The economic case for competition is a sound one: The police department, much like the rest of the government, is a monopoly. There is no competition and, therefore, the law enforcement department lacks incentive to improve performance or services. Unshackling the police force’s monopoly will spur competition and, consequently, better services for customers.

This has been the case in other industries, which have benefited from privatization. For example, privatization of intercity travel has resulted in multiple competing services for customers. Customers willing to pay a premium have the option of numerous luxury and economy choices.  Then there is Greyhound, which has the oldest and most extensive intercity network. Continue reading

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Profit and Loss in Somalia

Profit and Loss in Somalia

Profit and Loss in Somalia

It was lunchtime on Christmas Day in Mogadishu, and Brett Fredricks was doing what he loved. The retired member of the Army’s famed and secretive Delta Force was huddling with Ugandan soldiers planning an assault on an enemy position during a firefight with al-Shabab guerrillas. But this gunbattle was different. It was taking place inside the international force’s heavily secured base at Mogadishu airport. It would also be one of the final moments of Brett Fredricks’s life. Continue reading

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PSCs and Use of Force

Director, Armed Contingency Contractor Policies and Programs at US Department of Defense

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Five Private Prison Corporations You’ve Never Heard Of Are Making Millions From Mass Incarceration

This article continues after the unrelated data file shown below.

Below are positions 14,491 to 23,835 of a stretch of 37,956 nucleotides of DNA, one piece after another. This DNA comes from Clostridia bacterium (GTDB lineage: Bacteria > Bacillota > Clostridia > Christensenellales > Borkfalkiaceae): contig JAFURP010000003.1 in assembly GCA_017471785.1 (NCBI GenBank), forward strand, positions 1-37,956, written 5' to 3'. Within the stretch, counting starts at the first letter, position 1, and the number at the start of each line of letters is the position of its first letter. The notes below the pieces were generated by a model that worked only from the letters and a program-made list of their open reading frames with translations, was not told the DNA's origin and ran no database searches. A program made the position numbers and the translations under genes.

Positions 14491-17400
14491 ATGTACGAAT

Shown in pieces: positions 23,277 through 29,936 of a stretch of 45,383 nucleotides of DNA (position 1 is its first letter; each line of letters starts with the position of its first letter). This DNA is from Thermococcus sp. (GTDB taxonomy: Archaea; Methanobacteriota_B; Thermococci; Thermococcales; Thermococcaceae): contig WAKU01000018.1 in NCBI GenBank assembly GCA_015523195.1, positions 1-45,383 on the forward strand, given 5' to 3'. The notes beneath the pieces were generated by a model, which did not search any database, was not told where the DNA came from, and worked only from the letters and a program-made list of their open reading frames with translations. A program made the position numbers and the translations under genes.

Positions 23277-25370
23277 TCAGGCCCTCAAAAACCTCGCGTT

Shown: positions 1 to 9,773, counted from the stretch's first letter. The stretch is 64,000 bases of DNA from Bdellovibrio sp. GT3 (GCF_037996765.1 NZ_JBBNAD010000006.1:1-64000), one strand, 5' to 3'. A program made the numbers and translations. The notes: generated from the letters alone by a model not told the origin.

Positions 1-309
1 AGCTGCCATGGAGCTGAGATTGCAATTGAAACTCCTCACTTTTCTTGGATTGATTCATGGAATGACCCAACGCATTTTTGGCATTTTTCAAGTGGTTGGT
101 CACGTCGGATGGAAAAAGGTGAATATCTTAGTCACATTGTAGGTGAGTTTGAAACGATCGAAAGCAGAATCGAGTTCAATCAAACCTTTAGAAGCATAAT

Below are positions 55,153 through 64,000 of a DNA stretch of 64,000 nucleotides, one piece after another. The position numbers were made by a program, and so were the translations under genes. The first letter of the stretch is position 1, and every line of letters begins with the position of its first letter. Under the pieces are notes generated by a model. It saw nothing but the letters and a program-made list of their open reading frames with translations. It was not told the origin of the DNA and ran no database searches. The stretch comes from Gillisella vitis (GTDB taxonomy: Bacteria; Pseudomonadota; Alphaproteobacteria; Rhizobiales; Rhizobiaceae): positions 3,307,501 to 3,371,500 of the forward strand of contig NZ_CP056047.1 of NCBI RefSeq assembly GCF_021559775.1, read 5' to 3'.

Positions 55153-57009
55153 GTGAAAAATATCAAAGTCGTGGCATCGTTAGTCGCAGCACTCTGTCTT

Five Private Prison Corporations You’ve Never Heard Of Are Making Millions From Mass Incarceration

California PrisonsIn this photo taken Wednesday, April 30, 2013, inmates from the Washington Ridge Conservation Camp private prison practice creating a fire line during a readiness exercise near Garden Valley, Calif.  Photo: Rich Pedroncelli/AP

Likely the most well-known prison profiteers in the United States are the Corrections Corporation of America and The GEO Group. Between them, these two firms pulled in about $3.3 billion last year running scores of private prisons and immigration detention centers.

However, these two firms are not alone feasting at the trough of corrections expenditure. Many other companies, most of them off the popular radar, are also benefiting from epidemic prison and jail building. Some may even be even operating in your neighborhood. Here we’ll do a quick sketch of five such companies, outline their activities, ponder their deeds of infamy, and reflect a little on how to curtail their profiteering. Continue reading

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Najlaa Chicken Pox Report, November 12, 2008

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Najlaa Cure Notice – Mobilization Deficiencies (F1, F2, and F3), November 24, 2008

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Najlaa Cure Notice Labor Facilities R3, December 2, 2008

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Najlaa Letter of Concern, September 19, 2008